New attorney general wants to 'take back control' from courts
Suella Braverman says Brexit allows government to regain power from EU and judiciary
Suella Braverman, a passionate Brexiter who has threatened to “take back control” from an interfering judiciary, is Boris Johnson’s surprise appointment as attorney general – the government’s most senior legal adviser.
Two weeks ago, the MP for Fareham published a searing attack on human rights litigation and the overuse of judicial review challenges on the Conservative Home website; a political stance likely to have found favour with No 10 insiders.
Born and raised in north-west London, Braverman’s parents moved to the UK in the 1960s from Kenya and Mauritius.
After studying law at Cambridge University, the Sorbonne and New York City University, the 39-year-old’s professional and political advancement has been meteoric.
Braverman trained as a barrister in London, specialising in planning, judicial review and immigration cases. She was appointed to the attorney general’s Treasury panel and represented the government in hearings.
She won her south coast constituency seat in 2015, campaigned for Brexit and briefly became chair of the European Research Group of pro-Brexit MPs.
Rapidly promoted to ministerial positions, she began as parliamentary private secretary to Treasury ministers before becoming a junior minister at the former Department for Exiting the EU (DExEU), but resigned in November 2018 in protest at Theresa May’s proposed deal.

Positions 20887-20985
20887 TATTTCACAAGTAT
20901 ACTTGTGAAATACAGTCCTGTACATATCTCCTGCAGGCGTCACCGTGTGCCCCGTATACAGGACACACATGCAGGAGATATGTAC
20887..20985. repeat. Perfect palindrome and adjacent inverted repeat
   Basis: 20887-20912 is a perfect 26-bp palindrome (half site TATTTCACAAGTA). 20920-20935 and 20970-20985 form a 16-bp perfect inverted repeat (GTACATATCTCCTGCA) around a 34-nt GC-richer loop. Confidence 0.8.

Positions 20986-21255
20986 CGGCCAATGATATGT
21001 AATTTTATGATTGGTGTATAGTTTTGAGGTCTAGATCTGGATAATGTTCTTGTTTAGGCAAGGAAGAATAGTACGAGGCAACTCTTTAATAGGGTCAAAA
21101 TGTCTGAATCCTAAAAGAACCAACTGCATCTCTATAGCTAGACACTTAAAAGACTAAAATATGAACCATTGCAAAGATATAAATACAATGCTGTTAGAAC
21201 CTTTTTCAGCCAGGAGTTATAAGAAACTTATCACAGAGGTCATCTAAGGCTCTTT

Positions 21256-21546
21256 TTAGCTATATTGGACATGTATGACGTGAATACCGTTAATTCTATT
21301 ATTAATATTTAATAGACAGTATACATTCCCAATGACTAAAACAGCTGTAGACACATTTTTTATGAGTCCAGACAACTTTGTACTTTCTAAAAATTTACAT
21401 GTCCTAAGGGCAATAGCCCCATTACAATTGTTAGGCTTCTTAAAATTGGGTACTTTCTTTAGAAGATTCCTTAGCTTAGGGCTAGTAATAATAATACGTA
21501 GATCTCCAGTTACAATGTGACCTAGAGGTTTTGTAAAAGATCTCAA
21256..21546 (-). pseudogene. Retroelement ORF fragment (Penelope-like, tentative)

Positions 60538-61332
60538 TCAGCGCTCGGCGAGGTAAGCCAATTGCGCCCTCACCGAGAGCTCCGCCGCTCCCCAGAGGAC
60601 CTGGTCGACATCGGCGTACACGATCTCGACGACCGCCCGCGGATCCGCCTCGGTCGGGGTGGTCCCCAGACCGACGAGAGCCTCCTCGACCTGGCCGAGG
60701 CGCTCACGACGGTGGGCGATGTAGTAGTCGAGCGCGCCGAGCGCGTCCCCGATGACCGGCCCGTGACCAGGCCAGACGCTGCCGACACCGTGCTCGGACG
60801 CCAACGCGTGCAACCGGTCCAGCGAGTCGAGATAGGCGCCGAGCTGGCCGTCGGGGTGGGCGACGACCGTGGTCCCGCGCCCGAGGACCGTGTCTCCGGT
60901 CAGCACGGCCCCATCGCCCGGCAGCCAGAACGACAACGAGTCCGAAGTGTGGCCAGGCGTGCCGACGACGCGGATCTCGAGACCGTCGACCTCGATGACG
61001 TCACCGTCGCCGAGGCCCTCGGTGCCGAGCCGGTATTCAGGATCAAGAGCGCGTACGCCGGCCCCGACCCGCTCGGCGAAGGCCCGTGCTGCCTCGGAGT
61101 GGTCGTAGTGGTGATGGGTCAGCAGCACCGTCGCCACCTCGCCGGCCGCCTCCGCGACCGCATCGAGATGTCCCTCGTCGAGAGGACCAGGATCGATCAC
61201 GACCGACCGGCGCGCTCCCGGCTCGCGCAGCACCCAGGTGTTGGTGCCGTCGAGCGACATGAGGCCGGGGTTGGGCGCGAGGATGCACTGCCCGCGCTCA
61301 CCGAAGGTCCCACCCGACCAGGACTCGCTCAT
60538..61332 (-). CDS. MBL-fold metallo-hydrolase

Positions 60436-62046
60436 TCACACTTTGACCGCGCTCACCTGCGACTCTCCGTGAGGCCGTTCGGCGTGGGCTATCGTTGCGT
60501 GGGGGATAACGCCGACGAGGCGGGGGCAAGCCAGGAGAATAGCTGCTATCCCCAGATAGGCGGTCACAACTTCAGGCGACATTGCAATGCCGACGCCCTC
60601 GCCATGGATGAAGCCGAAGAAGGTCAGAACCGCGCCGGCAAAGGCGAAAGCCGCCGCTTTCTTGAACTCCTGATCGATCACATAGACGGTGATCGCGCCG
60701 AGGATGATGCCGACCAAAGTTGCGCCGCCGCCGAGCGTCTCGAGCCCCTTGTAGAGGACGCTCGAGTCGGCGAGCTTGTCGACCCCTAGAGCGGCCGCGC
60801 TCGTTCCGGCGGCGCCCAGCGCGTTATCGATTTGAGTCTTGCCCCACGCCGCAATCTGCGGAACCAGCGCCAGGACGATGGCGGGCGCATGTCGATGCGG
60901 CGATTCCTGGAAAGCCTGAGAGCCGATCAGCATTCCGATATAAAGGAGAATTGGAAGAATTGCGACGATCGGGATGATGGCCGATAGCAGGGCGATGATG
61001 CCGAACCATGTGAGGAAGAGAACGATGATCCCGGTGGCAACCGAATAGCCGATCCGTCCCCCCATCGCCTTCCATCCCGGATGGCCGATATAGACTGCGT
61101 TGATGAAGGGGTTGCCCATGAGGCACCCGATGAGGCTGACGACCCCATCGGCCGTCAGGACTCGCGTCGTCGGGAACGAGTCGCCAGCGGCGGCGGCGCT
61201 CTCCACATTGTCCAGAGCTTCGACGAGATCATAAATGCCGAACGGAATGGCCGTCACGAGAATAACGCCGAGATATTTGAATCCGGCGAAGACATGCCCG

Braverman became embroiled in controversy early last year over her declaration that: “As Conservatives, we are engaged in a battle against cultural Marxism.” She dismissed allegations that the phrase was an “antisemitic trope”. The Board of Deputies of British Jews later said they had held discussions and described her as “clearly a good friend of the Jewish community”.
The Johnson loyalist told her local newspaper at the December election count that the result was “a great endorsement of Boris Johnson’s leadership – he’s got a very authentic manner when it comes to campaigning”.
As attorney general she will play a significant role in both the proposed royal commission on criminal justice and the more controversial constitution, democracy and rights commission which will examine the relationship between the courts and parliament.
In her Conservative Home article last month, Braverman wrote: “Restoring sovereignty to parliament after Brexit is one of the greatest prizes that awaits us. But not just from the EU. As we start this new chapter of our democratic story, our parliament must retrieve power ceded to another place – the courts … The political has been captured by the legal. Decisions of an executive, legislative and democratic nature have been assumed by our courts. Prorogation and the triggering of article 50 were merely the latest examples of a chronic and steady encroachment by the judges.
“The catalyst for this proliferation [of judicial review challenges] was the Human Rights Act. Parliament’s legitimacy is unrivalled and the reason why we must take back control, not just from the EU, but from the judiciary.”
In what was clearly a disapproving tweet, the Secret Barrister commented: “An entirely fitting attorney general for a Boris Johnson government.”
The barrister and former Conservative MP Anna Soubry similarly tweeted: “Genuine concern that as a hardline, no-deal Brexiteer with little experience [Braverman] will not undertake the important role of AG – which invariably means giving firm legal advice a Govt/PM doesn’t want to hear because it doesn’t suit them politically.”
Commenting on her appointment, Braverman said: “One of my first priorities is to continue the government’s work in rebuilding confidence in our justice system, particularly with victims.”
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